NEW YORK — The United Nations holds that all children have the right to an education and to a healthy life. But these rights are often threatened by outbreaks of conflict. When war occurs, children are left without the ability to go to school and without access to the health care that they need.
The U.N., in partnership with UNICEF, the World Health Organization (WHO) and the U.N. Educational, Scientific and Cultural Organization, seeks to act against this all too common occurrence with the Act to Protect initiative.
Attacks against schools limit kids’ futures and attacks against hospitals deny them a healthy life. To directly address attacks against schools and hospitals, in 2011, the U.N. enacted resolution 1998. The policy called on the U.N. to identify and report all armed groups who target schools and hospitals and therefore deny children of their rights. In this way the international community can pinpoint the troublesome groups and act to protect children against them.
The resolution invites the U.N. to work with the communities affected to create a realistic and feasible plan to end the violence. The goal is to ensure that children maintain their access to health and education.
In order to strengthen the fight against violations of children’s rights, on May 21, Leila Zerrougui, a Special Representative for Children and Armed Conflict, presented a Guidance Note on Attacks against schools and hospitals. The guide is intended to help further the goals of resolution 1998. It provides information on how to better identify and report situations in which children’s health and education are threatened as a result of conflict. It equips those fighting for children with tactics and resources to stop militant groups from attacking hospitals and schools. Importantly, Zerrougui’s Guidance Note also stresses the need for an open dialogue with the violators of these rights in order to create change.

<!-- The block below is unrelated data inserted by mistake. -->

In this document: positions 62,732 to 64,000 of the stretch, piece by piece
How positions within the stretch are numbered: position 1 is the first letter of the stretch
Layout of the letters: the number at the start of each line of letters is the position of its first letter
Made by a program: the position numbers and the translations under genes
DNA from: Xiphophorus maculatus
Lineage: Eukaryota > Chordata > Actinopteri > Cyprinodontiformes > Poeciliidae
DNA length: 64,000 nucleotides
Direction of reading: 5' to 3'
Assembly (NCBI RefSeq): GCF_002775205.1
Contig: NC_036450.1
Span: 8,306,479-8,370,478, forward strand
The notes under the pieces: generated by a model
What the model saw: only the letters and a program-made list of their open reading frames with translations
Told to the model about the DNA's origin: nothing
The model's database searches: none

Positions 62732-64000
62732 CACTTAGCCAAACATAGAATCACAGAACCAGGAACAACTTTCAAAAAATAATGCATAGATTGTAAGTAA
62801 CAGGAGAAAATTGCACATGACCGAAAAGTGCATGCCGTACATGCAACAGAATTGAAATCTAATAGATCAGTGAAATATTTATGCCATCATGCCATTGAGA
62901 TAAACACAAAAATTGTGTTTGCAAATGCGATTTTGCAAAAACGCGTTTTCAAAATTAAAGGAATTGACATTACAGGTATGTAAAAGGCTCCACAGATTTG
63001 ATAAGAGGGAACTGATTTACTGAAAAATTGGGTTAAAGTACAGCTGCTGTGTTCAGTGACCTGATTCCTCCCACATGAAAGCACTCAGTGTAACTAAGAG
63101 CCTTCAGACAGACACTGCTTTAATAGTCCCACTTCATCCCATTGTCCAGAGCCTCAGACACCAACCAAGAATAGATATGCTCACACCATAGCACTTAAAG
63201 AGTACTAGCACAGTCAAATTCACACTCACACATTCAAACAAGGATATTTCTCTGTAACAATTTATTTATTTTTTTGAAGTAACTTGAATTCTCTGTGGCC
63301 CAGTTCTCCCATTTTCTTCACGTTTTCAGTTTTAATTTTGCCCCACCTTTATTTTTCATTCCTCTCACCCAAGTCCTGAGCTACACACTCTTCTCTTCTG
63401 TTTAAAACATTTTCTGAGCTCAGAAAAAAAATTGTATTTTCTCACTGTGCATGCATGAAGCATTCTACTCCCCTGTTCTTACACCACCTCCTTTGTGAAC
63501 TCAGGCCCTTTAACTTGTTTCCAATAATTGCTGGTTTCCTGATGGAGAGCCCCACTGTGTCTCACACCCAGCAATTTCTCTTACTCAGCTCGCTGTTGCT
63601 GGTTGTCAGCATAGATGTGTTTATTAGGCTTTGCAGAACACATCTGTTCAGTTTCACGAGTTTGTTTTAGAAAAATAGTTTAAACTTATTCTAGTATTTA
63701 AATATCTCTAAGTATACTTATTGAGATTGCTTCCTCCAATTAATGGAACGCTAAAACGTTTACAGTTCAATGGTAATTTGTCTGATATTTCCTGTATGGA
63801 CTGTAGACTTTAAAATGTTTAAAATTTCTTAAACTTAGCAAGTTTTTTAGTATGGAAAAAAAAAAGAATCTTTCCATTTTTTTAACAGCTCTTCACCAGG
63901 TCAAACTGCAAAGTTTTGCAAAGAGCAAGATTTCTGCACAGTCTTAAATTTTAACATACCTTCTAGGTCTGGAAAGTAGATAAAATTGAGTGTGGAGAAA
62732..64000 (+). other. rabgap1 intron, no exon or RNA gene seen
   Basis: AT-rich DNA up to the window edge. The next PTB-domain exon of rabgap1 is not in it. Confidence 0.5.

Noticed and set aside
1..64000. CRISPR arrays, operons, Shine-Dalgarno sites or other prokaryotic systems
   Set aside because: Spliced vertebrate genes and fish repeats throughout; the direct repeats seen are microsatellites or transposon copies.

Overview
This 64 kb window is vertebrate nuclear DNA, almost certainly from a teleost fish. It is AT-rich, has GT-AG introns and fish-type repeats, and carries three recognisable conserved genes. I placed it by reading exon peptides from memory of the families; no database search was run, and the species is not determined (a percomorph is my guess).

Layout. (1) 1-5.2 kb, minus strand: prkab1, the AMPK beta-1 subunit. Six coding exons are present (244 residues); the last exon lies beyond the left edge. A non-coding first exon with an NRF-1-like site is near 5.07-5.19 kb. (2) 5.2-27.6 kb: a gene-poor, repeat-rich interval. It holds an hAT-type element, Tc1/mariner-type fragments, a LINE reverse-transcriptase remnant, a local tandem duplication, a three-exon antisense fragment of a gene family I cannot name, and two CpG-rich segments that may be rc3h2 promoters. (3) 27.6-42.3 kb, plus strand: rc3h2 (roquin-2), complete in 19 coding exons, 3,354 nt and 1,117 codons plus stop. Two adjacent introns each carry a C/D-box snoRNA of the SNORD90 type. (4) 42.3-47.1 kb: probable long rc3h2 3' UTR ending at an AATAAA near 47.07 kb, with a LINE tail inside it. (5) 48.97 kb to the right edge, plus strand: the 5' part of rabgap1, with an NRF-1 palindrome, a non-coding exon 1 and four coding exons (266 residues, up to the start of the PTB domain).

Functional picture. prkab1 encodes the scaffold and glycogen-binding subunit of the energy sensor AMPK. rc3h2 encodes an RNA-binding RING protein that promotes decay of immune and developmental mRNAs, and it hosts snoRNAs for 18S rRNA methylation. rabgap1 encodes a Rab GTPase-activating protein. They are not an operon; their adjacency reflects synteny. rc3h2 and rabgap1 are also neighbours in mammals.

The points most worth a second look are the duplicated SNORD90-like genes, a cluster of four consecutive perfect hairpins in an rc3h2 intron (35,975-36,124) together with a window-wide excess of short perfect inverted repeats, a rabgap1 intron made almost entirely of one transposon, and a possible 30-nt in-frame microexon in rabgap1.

The Guidance Note on Attacks against schools and hospitals takes another step forward in its initiative to better train and assist those working to protect children around the world. It describes concretely how the U.N. and its partners can work with communities in conflict to communicate the importance of respecting the rights of children. Zerrougui outlines practical models to follow to achieve this goal.
Earlier this year, the Security Council restated its commitment to the issue of children’s health and education, and Zerrougui’s guidelines are a response for its re-commitment. The Security Council formed resolution 214, which strongly criticizes armed groups’ use of children in conflict along with “their re-recruitment, killing and maiming, rape and other sexual violence, abductions, attacks against schools.”
The U.N.’s Act to Protect initiative to defend children’s access to education and health care has a seemly increased importance in the wake of the kidnapping of about 300 female students in Nigeria. In April, Boko Haram, a group of militant extremists, kidnapped girls from their school, and the Nigerian government still has not been able to find them. The case of the missing girls has become an outrage worldwide. The Guidance Note on Attacks against schools and hospitals, then, takes even more precedence in the world forum, as people have been able to see the effects of when children’s rights are not protected.